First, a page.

We Have the Technology: What happens when policy isn’t adapted to meet technological developments?

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We Have the Technology: What happens when policy isn’t adapted to meet technological developments?

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James Connor, Freelancer

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Technology is constantly changing – the past ten years have shown that. Humanity has gone from paper to computers, from traditional programming to adaptive AI, and from telephonic to instantaneous communication – all in the span of a century. Despite the dynamic nature of technology, the Northport-East Northport School District’s official technology policy is flawed, outdated, and lacks the necessary updates to keep it applicable to the current standard of technology.
The district’s technology policy centers around two Board of Education documents: Policy 4526, known as the “Computer Network for Education” policy, and its subset, Policy 4526.1, titled “Internet Safety.” While parts of these policies – such as the ‘Administration’ section of “Computer Network for Education” – are well thought out and were created to benefit students and educators, other parts of the policies are unjust to students, contradict district behavior, or are significantly outdated (the most recent revision of these policies was in 2010).
One example of these flawed policies is the “view.northport.k12.ny.us” subdomain designed for to enable students to access their school account desktop from home. Most people who have used this technology have probably never obtained “written permission from the Assistant Superintendent for Instruction and Administration” prior to using it. By failing to do this, most people who access their school accounts from home are in violation of the “Computer Network for Education” policy, which explicitly bans this practice without the aforementioned written permission.
The prohibited uses outlined under the same policy are even more interesting. Prohibited activities include “Revealing the personal address, telephone number or other personal information of oneself or another person” and “Wastefully using finite district resources.” This means that if a student were to tweet out personal information using the district’s Wi-Fi, they’d be in violation of the District’s IT policy. The second policy point, wasting district resources, is a vague prohibition that could forbid anything from running a computationally expensive program (like those used in AP Computer Science classes), to downloading a large file from the internet or network, and every other “wasteful” action in between. If you’ve ever used a personal USB drive or SD card on school computers, you’ve violated the part of Policy 4526 that prohibits “installing personal software or using personal disks on the District’s computers and/or network without the permission of the appropriate District official or employee.”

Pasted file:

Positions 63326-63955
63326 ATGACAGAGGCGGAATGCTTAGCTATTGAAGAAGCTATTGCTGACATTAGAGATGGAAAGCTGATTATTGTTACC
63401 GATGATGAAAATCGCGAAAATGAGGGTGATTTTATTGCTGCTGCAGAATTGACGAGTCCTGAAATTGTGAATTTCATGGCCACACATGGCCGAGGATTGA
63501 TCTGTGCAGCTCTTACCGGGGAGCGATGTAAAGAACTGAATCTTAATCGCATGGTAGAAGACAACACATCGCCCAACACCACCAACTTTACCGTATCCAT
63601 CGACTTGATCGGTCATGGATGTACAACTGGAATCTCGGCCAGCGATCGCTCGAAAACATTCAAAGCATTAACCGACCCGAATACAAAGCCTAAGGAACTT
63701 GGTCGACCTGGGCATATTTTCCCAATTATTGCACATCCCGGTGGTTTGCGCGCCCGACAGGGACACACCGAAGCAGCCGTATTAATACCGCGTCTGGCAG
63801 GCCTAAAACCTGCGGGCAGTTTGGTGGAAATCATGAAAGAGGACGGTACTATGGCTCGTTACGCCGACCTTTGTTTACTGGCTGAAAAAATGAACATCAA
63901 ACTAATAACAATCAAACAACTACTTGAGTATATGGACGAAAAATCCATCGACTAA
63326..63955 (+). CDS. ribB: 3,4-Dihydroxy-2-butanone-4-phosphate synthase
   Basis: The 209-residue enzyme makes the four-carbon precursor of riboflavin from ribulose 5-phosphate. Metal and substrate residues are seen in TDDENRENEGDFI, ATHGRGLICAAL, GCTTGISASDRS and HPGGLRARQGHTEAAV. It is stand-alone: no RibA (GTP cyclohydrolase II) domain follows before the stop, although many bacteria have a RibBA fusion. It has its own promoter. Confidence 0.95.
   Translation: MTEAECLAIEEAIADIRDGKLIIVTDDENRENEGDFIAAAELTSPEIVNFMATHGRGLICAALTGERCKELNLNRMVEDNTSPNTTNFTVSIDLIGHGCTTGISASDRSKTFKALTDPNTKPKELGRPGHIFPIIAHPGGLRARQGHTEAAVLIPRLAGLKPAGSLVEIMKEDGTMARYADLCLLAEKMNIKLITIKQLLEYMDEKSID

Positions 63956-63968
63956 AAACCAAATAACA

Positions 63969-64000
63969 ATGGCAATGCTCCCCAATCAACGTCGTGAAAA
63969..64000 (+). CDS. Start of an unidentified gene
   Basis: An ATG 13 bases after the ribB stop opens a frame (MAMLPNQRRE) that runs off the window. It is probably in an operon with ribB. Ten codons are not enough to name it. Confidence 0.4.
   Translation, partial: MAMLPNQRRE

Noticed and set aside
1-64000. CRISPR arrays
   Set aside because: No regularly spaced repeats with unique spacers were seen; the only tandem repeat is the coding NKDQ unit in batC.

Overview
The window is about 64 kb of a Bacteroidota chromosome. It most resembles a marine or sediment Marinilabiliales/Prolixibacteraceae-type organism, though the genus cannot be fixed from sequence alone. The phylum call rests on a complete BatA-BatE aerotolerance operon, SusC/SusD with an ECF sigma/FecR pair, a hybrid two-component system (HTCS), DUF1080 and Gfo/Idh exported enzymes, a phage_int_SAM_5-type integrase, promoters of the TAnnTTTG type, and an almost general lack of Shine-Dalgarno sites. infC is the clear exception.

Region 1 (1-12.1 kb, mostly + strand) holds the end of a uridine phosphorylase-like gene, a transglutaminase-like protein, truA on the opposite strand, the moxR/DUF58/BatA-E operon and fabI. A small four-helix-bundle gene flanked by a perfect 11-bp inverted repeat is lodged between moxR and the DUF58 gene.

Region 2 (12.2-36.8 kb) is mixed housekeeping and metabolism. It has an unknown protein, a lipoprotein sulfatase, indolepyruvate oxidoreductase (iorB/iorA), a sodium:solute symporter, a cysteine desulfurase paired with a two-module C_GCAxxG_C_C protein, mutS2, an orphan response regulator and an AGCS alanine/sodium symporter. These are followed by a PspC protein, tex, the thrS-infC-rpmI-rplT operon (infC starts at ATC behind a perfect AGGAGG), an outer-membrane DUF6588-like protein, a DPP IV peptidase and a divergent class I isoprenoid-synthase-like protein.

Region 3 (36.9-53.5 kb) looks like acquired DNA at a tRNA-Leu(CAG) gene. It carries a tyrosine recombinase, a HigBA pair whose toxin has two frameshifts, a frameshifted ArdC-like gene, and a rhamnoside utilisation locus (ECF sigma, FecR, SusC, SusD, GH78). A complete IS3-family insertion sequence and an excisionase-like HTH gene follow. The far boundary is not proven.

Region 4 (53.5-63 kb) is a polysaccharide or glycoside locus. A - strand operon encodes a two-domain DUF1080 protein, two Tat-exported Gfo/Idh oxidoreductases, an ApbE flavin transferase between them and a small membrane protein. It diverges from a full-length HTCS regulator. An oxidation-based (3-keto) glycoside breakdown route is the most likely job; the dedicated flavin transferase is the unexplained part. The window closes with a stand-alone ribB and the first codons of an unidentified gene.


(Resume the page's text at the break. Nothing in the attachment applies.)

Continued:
While some of these “rules” may seem funny, certain parts of these policies have serious consequences. One such policy point states that “Each individual in whose name an access account is issued is responsible at all times for its proper use.” This one line in the district’s “Computer Network for Education” policy allows the school to blame a student for the improper use of their network account, even if they are innocent of any wrongdoing. If a user with malicious intent logged on as another student in the district and committed a violation of district policy, this policy allows for the district to punish the student whose account was used instead of the person who actually committed the violation. While it is unlikely that a situation like this would ever occur, the fact that such a possibility exists in the district’s computer policy is indicative of the larger problems surrounding it.
The district’s internet and computer use policies are outdated and require revision in order to stay up to date with modern day digital technologies and concepts. As technology changes, the district must adapt to meet new technologies head on, with policies that are adaptable enough to apply to new technological developments, but outlined to protect student privacy and security online.

James Connor
Figure 1 – A snapshot of the NENUFSD’s Policy 4526 taken on 11/15/19